He travelled the world for 15 years. As a freelance seaman he could sign on for any ship, although he frequently crewed for ships of the Wilson Line. He visited places where as an Englishman he felt unsafe – he was once threatened by the IRA in Dublin because his ship was flying the Red Ensign – places where he enjoyed wonderful times such as Sydney, Tonga and New Orleans and places where there were frequent cat and mouse games with the local authorities as seamen tried to smuggle illicit goods onto their ships. He made several trips to Australia and New Zealand, transporting passengers who were emigrating from Britain as ‘£10 Poms’ – the scheme whereby the Australian and New Zealand governments encouraged emigration to their countries by offering passages for only £10. The long Pacific crossing became more like a cruise than working a normal cargo ship with regular parties and entertainments for the passengers. But even then voyages could be overlaid by sadness – he vividly recalls death and burial at sea and recovering a badly injured accident victim from another ship.

Ian revisits the site of his training ship – the TS Vindicatrix

After every trip Ian would return to Hull for a week or two to catch up with friends and family, but would soon be back at the ‘Pool’ looking for the next ship and the next adventure. His love of the job and pride in being a seaman shines through in his conversation and in his writing – he has written an extensive memoir of his time at sea, crammed with anecdote and observations about the destinations he visited, the characters he worked with and some of the many scrapes that he got into. ‘I got paid for doing what I love’, he says ‘I would have done it for nothing!’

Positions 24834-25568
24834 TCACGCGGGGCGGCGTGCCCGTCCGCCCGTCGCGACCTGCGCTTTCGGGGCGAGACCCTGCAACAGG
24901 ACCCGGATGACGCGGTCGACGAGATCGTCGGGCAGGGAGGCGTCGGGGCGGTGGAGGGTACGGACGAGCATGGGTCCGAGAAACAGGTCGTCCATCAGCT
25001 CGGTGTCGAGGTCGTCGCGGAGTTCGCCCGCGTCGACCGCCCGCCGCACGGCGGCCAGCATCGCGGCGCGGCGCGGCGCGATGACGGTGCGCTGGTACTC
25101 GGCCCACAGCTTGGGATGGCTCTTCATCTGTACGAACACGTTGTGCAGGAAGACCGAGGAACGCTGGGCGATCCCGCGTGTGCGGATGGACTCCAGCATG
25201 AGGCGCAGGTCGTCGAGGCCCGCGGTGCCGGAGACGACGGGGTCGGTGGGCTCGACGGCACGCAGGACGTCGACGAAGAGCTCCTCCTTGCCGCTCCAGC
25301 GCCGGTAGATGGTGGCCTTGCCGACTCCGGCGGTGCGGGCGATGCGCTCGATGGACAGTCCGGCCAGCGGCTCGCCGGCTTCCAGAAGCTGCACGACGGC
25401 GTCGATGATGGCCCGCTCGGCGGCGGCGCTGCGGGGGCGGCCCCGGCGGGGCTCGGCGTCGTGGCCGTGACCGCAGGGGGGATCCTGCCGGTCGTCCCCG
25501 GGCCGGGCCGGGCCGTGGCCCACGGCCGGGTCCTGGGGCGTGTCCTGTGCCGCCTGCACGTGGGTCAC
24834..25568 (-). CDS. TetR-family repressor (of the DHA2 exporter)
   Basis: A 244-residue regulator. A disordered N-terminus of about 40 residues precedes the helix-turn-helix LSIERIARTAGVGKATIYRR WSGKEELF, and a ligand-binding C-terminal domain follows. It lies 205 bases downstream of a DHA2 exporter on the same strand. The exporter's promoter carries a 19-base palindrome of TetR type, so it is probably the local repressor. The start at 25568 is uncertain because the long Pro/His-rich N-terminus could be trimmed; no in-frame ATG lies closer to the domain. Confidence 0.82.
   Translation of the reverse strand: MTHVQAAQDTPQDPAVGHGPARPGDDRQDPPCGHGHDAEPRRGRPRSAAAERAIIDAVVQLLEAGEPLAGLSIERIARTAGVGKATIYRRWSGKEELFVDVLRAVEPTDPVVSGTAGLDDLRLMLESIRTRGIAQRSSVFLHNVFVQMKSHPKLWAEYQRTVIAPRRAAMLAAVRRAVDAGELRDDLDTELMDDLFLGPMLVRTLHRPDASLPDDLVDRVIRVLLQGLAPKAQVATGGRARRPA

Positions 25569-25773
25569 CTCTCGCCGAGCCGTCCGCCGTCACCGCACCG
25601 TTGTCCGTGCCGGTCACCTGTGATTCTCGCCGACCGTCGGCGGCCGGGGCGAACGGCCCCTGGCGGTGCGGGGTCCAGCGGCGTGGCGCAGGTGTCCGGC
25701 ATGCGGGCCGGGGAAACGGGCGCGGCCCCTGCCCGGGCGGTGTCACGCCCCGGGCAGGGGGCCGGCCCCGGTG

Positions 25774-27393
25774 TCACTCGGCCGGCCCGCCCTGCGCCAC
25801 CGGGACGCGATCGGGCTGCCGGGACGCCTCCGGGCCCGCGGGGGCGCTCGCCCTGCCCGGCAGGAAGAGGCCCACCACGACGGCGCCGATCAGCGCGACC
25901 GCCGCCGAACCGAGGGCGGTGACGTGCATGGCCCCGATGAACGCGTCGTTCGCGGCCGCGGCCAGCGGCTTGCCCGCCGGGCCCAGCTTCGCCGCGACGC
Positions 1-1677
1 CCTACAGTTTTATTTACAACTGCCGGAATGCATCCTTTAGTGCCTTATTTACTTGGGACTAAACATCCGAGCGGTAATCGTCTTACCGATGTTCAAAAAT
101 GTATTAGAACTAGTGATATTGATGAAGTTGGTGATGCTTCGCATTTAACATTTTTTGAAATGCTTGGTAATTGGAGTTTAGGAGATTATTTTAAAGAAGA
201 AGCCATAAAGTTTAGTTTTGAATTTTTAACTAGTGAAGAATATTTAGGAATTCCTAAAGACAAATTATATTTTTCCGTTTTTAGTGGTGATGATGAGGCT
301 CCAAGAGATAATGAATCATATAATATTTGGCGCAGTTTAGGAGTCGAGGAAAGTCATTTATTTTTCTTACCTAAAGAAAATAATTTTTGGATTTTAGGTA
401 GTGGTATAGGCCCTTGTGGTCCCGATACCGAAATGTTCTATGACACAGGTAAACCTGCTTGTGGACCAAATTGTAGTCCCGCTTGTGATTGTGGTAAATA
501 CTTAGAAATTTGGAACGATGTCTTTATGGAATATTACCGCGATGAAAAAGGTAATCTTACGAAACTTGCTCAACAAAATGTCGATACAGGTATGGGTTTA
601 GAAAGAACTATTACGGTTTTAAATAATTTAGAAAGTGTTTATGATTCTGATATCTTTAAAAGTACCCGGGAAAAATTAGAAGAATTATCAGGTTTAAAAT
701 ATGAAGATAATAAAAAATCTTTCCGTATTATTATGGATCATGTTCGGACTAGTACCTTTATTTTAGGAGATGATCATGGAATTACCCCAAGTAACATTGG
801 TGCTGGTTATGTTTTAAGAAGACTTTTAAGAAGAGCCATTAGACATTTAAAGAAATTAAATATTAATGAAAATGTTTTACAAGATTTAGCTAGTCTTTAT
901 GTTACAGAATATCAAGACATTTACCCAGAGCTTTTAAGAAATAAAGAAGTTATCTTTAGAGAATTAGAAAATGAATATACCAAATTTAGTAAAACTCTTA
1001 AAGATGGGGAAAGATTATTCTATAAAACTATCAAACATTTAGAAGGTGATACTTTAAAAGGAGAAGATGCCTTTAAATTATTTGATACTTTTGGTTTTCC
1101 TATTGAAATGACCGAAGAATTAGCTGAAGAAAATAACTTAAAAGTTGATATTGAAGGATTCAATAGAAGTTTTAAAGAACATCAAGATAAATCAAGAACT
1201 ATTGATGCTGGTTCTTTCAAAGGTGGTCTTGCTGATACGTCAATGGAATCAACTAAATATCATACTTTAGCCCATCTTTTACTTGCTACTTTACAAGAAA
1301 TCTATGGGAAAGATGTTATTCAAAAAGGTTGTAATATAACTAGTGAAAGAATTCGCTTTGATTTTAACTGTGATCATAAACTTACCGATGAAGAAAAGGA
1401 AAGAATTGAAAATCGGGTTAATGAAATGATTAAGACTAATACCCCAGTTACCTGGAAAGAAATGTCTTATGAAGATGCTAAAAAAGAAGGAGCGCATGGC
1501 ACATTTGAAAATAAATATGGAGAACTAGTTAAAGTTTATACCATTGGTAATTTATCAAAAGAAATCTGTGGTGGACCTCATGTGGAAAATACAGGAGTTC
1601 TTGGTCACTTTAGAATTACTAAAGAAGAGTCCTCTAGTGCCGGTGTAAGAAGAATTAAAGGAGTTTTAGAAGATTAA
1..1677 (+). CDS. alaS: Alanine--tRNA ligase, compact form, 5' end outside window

But back to the MV Rialto. What did happen in mid Atlantic in 1969? The ship was heading for Bermuda when it ran into what the Captain – Norman Cook - described as the worst storm he had seen in 30 years at sea. Battling mountainous waves the ship hove to – maintained a stationary position while heading directly into the wind – for several days. Ian mimes trying to get some rest in his bunk, only to find that the ship was pitching so much that at one moment he felt as though he was standing on his feet, then the next standing on his head. He couldn’t have got much sleep! He graphically describes being stationed on the ‘wing’ outside the main bridge where he was exposed to the fury of the storm. Safety measures were pretty much non-existent and at one point Captain Cook himself came out with a rope which was fixed inside the bridge at the other end. ‘In case the wing gets washed away’ he said - somewhat alarmingly since that was what Ian was standing on - ‘you can haul yourself back to the bridge with this.’ Later, and with the storm still raging, the Captain – a Wilson Line officer famed for his eccentricity – could still be found on the bridge. Playing the violin.

Ian’s life at sea was exciting, dangerous and colourful, but in time memories of his way of life – and that of thousands like him - will be lost to future generations unless they are recorded – by the written and spoken word, or on video.

His life at sea would also make a great film. Who do you think should play the lead role?